program, which is a course on the perils of drinking and driving.

On August 1, 2010 provincial provisions were enacted that, if eligible they
allow you to plead guilty and after 90 days of driving prohibition, you are
allowed to drive for employment purposes with the interlock provision
installed in your vehicle. If you have prior convictions, or the readings
are quite high, or if there was an accident, you will likely not be eligible
for this program.

Other consequences of being convicted by guilty plea or after a trial of
drinking and driving are that you will have a criminal record, you may have
difficulty crossing into U.S.A., you will have fingerprints and photos of
yourself on the Canadian Police Information Computer system that is used by
police Canada wide. Employment difficulties - as many people have to be
bonded.

-Calvin Barry

Wednesday, November 10, 2010

Vakhtang Makhniashvili makes court appearance on attempted murder charges

Vakhtang Makhniashvili appears in a Toronto court on charges of attempted murder and aggravated assault, November 5, 2010.
Photo Credit: Alex Tavshunsky

Pat Hewitt, The Canadian Press: Wednesday, November 10, 2010

TORONTO - The father of missing Toronto teen Mariam Makhniashvili will remain in jail on an unrelated attempted murder charge.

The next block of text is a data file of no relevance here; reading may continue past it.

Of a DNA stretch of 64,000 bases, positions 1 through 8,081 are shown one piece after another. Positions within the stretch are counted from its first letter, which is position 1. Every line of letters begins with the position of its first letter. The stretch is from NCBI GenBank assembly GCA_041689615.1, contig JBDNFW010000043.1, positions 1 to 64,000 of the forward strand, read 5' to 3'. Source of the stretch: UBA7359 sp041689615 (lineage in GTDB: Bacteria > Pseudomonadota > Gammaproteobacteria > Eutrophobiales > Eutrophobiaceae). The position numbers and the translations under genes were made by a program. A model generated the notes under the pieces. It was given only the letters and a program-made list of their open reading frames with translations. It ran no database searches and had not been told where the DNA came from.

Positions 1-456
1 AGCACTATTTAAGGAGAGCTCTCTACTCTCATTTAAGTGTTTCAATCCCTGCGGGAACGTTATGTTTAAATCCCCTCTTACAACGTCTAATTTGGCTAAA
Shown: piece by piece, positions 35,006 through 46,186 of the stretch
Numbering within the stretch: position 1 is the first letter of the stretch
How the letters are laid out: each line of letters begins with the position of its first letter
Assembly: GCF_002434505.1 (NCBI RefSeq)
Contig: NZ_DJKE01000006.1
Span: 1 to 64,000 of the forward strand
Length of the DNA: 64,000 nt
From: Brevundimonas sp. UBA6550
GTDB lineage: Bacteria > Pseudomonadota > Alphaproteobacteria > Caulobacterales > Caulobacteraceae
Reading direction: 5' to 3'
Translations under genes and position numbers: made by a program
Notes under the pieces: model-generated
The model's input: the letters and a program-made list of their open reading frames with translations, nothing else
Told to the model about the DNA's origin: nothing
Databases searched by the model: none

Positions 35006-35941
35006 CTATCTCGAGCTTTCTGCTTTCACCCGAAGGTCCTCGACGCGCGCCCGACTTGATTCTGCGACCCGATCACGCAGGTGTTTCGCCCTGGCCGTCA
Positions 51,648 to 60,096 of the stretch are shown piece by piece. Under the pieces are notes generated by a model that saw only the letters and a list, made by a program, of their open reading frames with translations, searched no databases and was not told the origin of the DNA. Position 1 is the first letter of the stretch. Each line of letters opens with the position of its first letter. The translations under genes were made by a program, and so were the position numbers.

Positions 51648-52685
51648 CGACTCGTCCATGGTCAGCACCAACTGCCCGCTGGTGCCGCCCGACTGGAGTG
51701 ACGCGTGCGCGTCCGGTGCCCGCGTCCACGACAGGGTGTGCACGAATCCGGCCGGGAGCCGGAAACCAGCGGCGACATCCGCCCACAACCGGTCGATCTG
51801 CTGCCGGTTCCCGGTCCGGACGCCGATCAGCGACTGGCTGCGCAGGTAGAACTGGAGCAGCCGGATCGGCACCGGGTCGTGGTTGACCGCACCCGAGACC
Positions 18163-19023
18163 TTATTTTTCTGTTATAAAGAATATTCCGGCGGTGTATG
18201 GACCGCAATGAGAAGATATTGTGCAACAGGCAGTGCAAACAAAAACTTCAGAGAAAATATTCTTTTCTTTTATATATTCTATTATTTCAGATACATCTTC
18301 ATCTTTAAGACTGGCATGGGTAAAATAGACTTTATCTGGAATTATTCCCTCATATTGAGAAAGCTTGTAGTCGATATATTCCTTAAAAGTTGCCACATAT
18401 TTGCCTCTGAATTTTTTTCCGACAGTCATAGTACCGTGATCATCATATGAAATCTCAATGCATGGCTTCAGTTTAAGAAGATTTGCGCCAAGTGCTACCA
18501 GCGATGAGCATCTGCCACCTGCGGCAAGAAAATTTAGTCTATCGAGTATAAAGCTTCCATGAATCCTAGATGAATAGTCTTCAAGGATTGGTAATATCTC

Vakhtang Makhniashvili waived his right to a bail hearing on Wednesday and consented to stay behind bars.

Outside court his lawyer, Calvin Barry, said Makhniashvili could not find a suitable surety to post bail - but added he might seek bail at a later date.

"I consented to the detention order given that we don't have a real plan from the second set of allegations in terms of suitable sureties at this time," Barry said.

"The wife's doing fine. I had a good talk with her today. He's doing fine. I spoke to him in the courtroom today."

Makhniashvili, 50, was charged with attempted murder, aggravated assault and failure to comply with bail conditions after a couple were stabbed in front of their east-end home last Thursday.

The couple, David and Delores Langer, had posted bail for Makhniashvili after he was charged with stabbing a neighbour in May.

The couple did not know Makhniashvili before that incident, and pulled their bail promise after Makhniashvili told local media he was suspicious of the motives of David Langer, who is a private detective.

The Langers have said they were only trying to help and felt hurt by his suspicions.

Makhniashvili's wife, Lela Tabidze, would not be considered a suitable surety for the latest charges because Makhniashvili is alleged to have violated house arrest on the previous charges, Barry said Wednesday.

Barry added he hopes to get a psychiatric exam for his client, who is in protective custody in the medical wing at the Metro West Detention Centre, later this week.

Mariam was 17 when she went missing after arriving at Forest Hill Collegiate on Sept. 14, 2009. The only solid clue was the discovery of her backpack and some school books in a parking lot the following month.

The Makhniashvili family, originally from the Republic of Georgia, had only been in Toronto for three months when their daughter disappeared. The parents lived in Los Angeles for five years before moving to Toronto, while Mariam and her brother lived with their grandparents in Georgia.